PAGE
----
For treating widespread cases of plaque psoriasis, your healthcare provider may prescribe the following treatments:
Your healthcare provider will use a thin needle to inject medicine into your skin or a vein in your arm. These medicines may include adalimumab, etanercept, or ustekinumab.
You swallow these pills or tablets with water. Oral medicines for plaque psoriasis may include acitretin, cyclosporine, or methotrexate.
Specialized lamps emit ultraviolet light, typically ultraviolet B (UVB), which can help manage various skin disorders, including plaque psoriasis, by your healthcare provider.
- Your healthcare provider may also prescribe other topical plaque psoriasis treatments, such as anthralin, coal tar, corticosteroids, and salicylic acid.
Artificial drugs known as corticosteroids closely resemble cortisol, a hormone naturally produced by your adrenal glands. The shortened term “steroids often refers to these drugs.” Specific corticosteroid medications include cortisone, prednisone, and methylprednisolone. Steroids find application in treating numerous conditions where the body’s defense system malfunctions, leading to tissue damage. In situations where inflammation threatens critical body organs, steroids can serve as life-saving and, in many cases, organ-saving treatments.
Topical retinoids slow down skin cell growth in psoriasis, thereby preventing the typical signs of the condition, including shedding, skin thickening, redness, swelling, scales, and inflammation.
Coal Tar and Calcineurin Inhibitors
Coal tar diminishes swelling, redness, itching, or rashes triggered by skin conditions like psoriasis. It operates by decreasing redness, irritation, and scaling on the skin. Calcineurin inhibitors, like tacrolimus (Protopic) and pimecrolimus (Elidel), soothe the rash and lower scaly buildup. They prove particularly beneficial in areas of thin skin, such as around the eyes, where steroid creams or retinoids can be irritating or harmful.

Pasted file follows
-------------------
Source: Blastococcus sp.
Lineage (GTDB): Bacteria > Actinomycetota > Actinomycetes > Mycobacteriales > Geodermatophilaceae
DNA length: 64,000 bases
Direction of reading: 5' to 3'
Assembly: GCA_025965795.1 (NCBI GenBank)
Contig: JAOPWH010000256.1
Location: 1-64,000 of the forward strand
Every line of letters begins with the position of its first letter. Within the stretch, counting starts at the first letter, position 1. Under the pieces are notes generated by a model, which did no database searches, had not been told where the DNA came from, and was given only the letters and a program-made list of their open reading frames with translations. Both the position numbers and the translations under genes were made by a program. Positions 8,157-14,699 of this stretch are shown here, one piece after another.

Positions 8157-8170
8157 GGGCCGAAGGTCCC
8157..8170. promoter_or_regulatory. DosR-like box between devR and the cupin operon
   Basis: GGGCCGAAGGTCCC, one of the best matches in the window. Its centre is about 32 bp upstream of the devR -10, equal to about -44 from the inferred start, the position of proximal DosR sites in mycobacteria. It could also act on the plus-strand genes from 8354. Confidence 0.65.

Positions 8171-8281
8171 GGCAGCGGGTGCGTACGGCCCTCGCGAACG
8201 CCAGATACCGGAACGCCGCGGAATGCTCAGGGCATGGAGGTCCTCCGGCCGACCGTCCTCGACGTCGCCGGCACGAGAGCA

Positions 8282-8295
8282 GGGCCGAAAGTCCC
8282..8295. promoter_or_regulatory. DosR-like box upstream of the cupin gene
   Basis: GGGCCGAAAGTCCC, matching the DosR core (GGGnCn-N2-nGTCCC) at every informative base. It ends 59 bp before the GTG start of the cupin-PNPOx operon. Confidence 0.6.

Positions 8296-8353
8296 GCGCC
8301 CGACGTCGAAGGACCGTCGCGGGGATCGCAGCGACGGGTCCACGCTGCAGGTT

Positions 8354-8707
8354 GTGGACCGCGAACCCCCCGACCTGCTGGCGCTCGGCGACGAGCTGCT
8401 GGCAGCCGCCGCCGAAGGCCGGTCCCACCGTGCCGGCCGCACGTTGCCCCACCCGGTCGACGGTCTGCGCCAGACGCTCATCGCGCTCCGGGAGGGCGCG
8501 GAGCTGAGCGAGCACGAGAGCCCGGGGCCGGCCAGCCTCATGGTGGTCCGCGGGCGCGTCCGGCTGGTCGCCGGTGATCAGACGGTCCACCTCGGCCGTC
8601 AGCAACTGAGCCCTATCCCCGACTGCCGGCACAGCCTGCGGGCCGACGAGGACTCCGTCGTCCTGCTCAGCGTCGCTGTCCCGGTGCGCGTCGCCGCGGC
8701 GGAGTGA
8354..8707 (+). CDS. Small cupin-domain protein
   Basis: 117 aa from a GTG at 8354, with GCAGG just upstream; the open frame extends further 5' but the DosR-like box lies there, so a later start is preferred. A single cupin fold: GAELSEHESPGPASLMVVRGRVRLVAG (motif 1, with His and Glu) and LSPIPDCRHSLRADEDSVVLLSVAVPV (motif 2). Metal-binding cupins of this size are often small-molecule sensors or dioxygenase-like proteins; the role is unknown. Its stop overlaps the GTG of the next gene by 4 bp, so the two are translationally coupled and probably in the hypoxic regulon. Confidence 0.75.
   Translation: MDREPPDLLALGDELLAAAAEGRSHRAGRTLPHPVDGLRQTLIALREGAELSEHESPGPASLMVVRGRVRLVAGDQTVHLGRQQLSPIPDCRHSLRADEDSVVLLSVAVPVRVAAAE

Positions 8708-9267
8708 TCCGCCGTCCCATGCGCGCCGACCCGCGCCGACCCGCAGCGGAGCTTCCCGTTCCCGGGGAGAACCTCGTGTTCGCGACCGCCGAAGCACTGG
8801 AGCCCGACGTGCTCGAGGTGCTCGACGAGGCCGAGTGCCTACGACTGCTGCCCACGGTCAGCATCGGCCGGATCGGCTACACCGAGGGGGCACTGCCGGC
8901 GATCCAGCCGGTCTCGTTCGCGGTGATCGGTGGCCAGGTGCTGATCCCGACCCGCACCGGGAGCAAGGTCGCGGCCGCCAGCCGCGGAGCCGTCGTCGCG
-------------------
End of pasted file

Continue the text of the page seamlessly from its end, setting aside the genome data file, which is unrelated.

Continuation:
An autoimmune disease, plaque psoriasis, leads to thick patches on your skin or scalp. It can cause discomfort if it itches or is painful, making you self-conscious. However, it’s crucial to note that plaque psoriasis is not contagious, and treatments are available to help improve your symptoms.
Vigilance about your skin condition is essential. Contact your dermatologist to be aware of your skin conditions.
You can also access your hair and skin health information on our website.
What are the primary causes or triggers of plaque psoriasis?
Emotional stress, streptococcal infections, skin injuries like cuts, scrapes, or surgery, certain medications, like lithium and beta-blockers, and changes in body temperature due to weather conditions are some of the triggers of plaque psoriasis.
What are the most common symptoms of plaque psoriasis, and how can I recognize them?
Plaques, pruritus and discomfort, dry and cracked skin, nail discoloration, epidermal bleeding, joint pain, scalp involvement, redness, and swelling are common symptoms of plaque psoriasis.
How is plaque psoriasis diagnosed, and what should I expect during a medical evaluation?
Your healthcare provider will examine the affected areas, look for common signs of plaque psoriasis, and ask about your symptoms, family history, and any recent changes in product or medication use before a flare-up. The tests may involve:
- Conducting an allergy test
- Performing a biopsy
- Carrying out blood tests to check for rash causes unrelated to plaque psoriasis
Is plaque psoriasis a genetic condition, and can it be passed down in families?
Familial links exist in psoriasis risk. PSORS1, a gene cluster, contributes up to 50% of genetic influence, especially for early-onset cases.